Fat Lad’s Tweet Rides – February: @Cheesekate’s cheesygrinthing

The February tweet up ride was organised with a, quite frankly, scary for me early and efficient manner. Kate offered her local trails as a venue for the second tweet ride. So Wednesday 24th of February saw me tootling down the motorway in Pugsley to the sunny climes of Nottingham.  My only experience of riding in Robin Hoods county had been a few years previous when Mrs Fat Lad and I had a steady pedal round Sherwood Pines (Click me for details).

I left the M1hell highway of speed restrictions into the outer urban edge of constant speed cameras. Despite the beautiful almost gothic Victorian industrial architecture passing my mobile white metal walls and toughened glass I successfully navigated to Kate’s house. After a quick call to confirm I was in the right county let alone street, Kate said goodbye to her late arrived relatives as I exited the van. This gave me just enough time to contemplate exactly how I was going to introduce myself to a pretty much unknown female. Do I just smile and say Hi? Go continental with a kiss on each cheek or plain old fashioned English politness with a handshake? My life is pretty much 24/7 of these internal little panics. I went for the handshake and introduced myself with the biggest “I’m not an internet stalker honest” smile I could manage. Sat in Kate’s living room, drinking tea and eating a pre-ride gingerbread man we talked life, work, bike stuff and our eeerily near identical bookshelf contents.

Introductions over it was time to get changed and head out to meet our guide for the day; Simon. The first trip out to the van resulted in me slipping off a step in a proper comedy moment and then a second jaunt into the cavernous rear of the van to get out the bike made me and the steed crash to the ground but this time with an audience. As I lay on the street laughing it had at least broken the ice…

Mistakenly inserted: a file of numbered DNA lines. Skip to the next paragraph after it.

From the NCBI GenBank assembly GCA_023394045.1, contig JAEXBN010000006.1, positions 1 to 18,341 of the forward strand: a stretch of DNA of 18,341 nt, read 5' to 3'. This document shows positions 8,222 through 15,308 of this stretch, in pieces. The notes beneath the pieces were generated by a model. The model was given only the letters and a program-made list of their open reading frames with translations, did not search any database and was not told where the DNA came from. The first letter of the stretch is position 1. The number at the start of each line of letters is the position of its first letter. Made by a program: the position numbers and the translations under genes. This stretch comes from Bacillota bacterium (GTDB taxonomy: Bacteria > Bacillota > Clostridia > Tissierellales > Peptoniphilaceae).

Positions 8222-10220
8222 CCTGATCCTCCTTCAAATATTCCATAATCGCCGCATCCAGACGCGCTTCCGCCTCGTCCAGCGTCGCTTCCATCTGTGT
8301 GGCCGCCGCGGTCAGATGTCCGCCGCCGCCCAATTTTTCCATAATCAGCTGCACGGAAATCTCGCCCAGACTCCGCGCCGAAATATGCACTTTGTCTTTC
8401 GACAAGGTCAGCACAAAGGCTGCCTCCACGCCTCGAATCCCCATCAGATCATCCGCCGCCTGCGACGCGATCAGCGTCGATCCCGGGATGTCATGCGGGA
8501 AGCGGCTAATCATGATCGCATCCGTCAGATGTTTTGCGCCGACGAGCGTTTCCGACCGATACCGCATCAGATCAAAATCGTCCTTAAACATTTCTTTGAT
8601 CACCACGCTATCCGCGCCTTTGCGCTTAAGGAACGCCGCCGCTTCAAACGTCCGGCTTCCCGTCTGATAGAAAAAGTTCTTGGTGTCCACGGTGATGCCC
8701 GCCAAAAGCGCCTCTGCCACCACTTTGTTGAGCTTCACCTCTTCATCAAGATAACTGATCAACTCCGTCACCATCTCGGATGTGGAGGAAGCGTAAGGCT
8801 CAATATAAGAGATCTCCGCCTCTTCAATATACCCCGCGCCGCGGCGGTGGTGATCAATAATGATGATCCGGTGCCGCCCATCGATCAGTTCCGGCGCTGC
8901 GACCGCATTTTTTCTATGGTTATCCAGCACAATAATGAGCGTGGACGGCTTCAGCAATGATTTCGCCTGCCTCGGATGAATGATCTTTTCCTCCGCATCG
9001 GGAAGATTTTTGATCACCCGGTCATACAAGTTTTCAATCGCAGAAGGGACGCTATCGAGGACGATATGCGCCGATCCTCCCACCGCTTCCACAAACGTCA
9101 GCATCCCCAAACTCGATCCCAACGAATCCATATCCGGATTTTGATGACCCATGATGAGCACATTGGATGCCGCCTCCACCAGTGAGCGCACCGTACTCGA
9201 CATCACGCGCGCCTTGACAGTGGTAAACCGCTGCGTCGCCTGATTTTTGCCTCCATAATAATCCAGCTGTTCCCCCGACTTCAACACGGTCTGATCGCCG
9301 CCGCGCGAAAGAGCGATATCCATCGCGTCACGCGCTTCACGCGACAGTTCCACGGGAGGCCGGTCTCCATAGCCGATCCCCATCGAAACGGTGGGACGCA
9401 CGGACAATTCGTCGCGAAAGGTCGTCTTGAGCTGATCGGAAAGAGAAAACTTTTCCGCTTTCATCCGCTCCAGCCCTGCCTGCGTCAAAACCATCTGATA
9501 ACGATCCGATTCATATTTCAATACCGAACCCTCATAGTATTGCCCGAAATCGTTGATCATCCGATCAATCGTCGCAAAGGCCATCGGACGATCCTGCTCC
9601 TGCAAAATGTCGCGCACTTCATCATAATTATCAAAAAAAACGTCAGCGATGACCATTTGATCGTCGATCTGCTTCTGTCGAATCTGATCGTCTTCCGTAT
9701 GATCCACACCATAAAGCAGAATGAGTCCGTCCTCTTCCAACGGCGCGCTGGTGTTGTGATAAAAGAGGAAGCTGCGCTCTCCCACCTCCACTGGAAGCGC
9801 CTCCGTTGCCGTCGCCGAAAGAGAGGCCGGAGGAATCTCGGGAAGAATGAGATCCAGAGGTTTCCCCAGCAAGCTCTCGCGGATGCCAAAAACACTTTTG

Rolling through the streets and terraces of Nottingham still chatting away I couldn’t help but notice we hadn’t kicked the pedals round much and a mile of descending later I had the realisation that chances are I would have that mile of climbing to finish with. Waiting on the pavement beside the Infirmary roundabout Simon arrived to the minute of the agreed start time. Straightaway his classic racing snake body sat astride a classic kona hardtail singlespeed set my spider sense tingling. Kate and Simon started talking local routes throwing names of trails and woods abound. It’s reassuring to know that Mountain Bikers the world over have the need to moniker paths and patches of trees wherever knobblies rumble. Simon asked if had time for 30 miles “Hours in the day aren’t the issue my new skinny friend” I paraphrase “My stubby little legs however…”

At what felt like 400 mph we accelerated away and barely yards from the start point I was feeling out of my depth. The little mind killer crept in early, “Have i bitten off more than I can chew this time?” “Am I going to be left for dead in the wilds of Nottingham chewing on my chamois as the only means of survival?” “How do you get a ship into a bottle with those delicate little masts?” With the main road to our left and various industrial establishments and residential estates to our right we followed a thin sliver of singletrack nestled in this urban run twisting and turning in an area less than ten yards wide. At a junction of this ribbon of unbelievable and the tarmac reality I had to ask Simon: “you’ve only got 2 speeds haven’t you bloody fast and stop…”

More of this path lay ahead and our guide whippet told me that a steep but very short climb out of our microvalley was the worst climb of the day. I couldn’t but think he wasn’t telling me the truth. After a few miles of tight paths wedged in between the everyday of the outside world we entered Bestwood Park. Barely moments after the barely noticeable height gain promise I found myself winching myself up a sticky hardpack path trying not to grab the granny ring so early on. At the top I took a few snaps of the surrounding area and did my best to re inhale my lungs whilst Simon pointed out local landmarks and filled our ears with regional history.  Not too long after a mud slide descent we arrived at a dust bowl playground with multiple run ins.

Standing at the top of a descent I played my coward card early, not riding stuff that in the dark on home ground I’m sure I’d normally fly down. Kate rode a few showing me up on a 120mm bike by rolling them on a rigid singlespeed. Simon was up and down the slides and asked very politely if he could have a go on “the bounce”.  A fairly smooth run in with a drop half way down. Simon said he’d never managed on the fixed bike.